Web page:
FROM Michael Sullivan
Will Broken State Budgets Mean Prison Reform? In the past 20 years, state prison budgets have increased by 303 percent, outgrowing everything else except Medicaid. America's prison population is now much larger than China's, and five states spend more on corrections than higher education. But every state is now faced with the worst financial crisis in decades, and that's leading to cuts that only recently were considered off limits. The Public Safety Performance Project at the Pew Center on the States funded a recent report on the fiscal crisis in corrections.
Will Broken State Budgets Mean Prison Reform? The United States has more people in prison than anyplace in the world. China's a distant second. After 20 years of tough-on-crime legislation, state prison budgets have increased by 303 percent, outgrowing everything else except Medicaid. Five states spend more on corrections than higher education. But the crackdown is costing more than states can afford. The total shortfall is $100 billion, and even some hard-core conservatives support reforms in sentencing, parole and probation. Recent evidence shows that less expensive alternative punishments can work. But it's also true that imprisonment keeps criminals off the street. Will the financial crisis produce real reform or temporary savings that risk public safety?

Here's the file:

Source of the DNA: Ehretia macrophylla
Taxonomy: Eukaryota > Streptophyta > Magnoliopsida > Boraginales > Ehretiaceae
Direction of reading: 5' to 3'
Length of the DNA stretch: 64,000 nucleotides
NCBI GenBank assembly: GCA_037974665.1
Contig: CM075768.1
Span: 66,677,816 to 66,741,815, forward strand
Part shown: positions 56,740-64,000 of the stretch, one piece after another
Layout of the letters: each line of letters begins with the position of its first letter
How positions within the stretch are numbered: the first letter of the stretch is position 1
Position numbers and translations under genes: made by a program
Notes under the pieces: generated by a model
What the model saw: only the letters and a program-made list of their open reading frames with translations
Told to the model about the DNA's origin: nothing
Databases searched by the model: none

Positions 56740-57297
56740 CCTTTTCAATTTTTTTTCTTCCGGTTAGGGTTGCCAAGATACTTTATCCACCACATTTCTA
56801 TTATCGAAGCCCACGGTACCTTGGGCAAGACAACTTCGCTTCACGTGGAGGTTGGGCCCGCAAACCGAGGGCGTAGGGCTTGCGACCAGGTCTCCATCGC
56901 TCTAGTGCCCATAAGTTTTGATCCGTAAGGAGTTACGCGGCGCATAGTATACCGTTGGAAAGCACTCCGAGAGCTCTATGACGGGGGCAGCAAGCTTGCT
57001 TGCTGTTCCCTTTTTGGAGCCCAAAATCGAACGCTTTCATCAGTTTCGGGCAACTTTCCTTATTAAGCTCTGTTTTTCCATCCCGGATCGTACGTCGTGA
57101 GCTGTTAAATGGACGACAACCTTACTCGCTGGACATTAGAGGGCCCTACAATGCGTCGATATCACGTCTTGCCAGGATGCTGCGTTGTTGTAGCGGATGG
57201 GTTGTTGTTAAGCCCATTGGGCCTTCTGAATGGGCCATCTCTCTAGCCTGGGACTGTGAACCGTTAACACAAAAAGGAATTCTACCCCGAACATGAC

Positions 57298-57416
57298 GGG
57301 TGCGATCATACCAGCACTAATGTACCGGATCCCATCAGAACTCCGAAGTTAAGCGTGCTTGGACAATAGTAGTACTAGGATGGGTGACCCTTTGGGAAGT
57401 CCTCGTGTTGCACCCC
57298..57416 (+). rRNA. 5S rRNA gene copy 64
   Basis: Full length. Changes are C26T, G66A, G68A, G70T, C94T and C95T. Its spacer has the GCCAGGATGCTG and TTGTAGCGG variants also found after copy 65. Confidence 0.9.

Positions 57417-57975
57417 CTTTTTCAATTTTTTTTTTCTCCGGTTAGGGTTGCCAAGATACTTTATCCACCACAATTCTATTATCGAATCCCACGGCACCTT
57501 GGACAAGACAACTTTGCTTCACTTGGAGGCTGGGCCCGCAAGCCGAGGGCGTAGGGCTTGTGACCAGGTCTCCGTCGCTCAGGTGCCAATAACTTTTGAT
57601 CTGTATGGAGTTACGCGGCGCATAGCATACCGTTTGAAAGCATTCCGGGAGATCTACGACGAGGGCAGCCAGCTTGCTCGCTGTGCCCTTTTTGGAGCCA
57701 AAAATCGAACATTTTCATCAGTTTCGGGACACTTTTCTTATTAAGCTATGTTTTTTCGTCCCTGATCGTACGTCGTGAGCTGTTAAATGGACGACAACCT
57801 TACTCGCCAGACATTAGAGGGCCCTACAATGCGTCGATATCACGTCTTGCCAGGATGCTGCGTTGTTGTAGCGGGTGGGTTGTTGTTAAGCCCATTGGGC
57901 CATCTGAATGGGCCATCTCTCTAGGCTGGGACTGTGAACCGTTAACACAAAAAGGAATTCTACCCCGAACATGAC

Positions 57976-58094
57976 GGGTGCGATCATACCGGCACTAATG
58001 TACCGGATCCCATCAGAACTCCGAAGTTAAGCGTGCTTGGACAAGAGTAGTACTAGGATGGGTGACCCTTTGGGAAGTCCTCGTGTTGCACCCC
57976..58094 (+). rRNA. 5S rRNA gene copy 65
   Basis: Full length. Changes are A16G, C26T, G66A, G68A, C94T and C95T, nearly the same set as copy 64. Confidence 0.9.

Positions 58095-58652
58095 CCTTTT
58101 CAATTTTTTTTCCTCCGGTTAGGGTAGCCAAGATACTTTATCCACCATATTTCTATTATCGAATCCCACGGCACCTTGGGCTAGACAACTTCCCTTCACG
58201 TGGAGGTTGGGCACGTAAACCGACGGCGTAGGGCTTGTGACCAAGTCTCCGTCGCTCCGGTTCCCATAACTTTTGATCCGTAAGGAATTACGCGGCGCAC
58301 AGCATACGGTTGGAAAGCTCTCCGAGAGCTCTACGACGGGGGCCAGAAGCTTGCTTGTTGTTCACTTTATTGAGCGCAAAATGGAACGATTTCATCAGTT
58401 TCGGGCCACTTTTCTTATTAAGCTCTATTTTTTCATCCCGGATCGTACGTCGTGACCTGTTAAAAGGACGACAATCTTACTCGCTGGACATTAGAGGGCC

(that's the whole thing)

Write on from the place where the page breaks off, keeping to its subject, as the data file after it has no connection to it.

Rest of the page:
Trump's 'America First' goes missing abroad In the Middle East, President Trump is changing some policies of the Obama Administration—and reversing his own campaign attacks on Islam as a religion that "hates us." We hear about his visit to Saudi Arabia and what's at stake for the rest of his foreign excursion.
The longest US war: Will Trump send more troops to Afghanistan? The Trump White House is divided over the Pentagon's request for more troops in Afghanistan—where the US has been fighting for the past 16 years. Is there a formula -- either for "victory" or a political settlement? Is there an end in sight for America's longest war?
Janesville and the American Dream Janesville, Wisconsin is the hometown of Republican House Speaker Paul Ryan. But he couldn’t prevent the closing of the General Motors factory after 100 years. On this Memorial Day rebroadcast of To the Point, we hear what’s happened to what once was a model of American middle-class unity.
Who's to blame for the opioid crisis? Some of the lawyers who took on Big Tobacco are now going after Big Pharma. It’s all about the deadly epidemic of opioid use. Are the drug companies to blame? What about the users? Later, on today’s Talking Point: making sense of Britain’s upset election.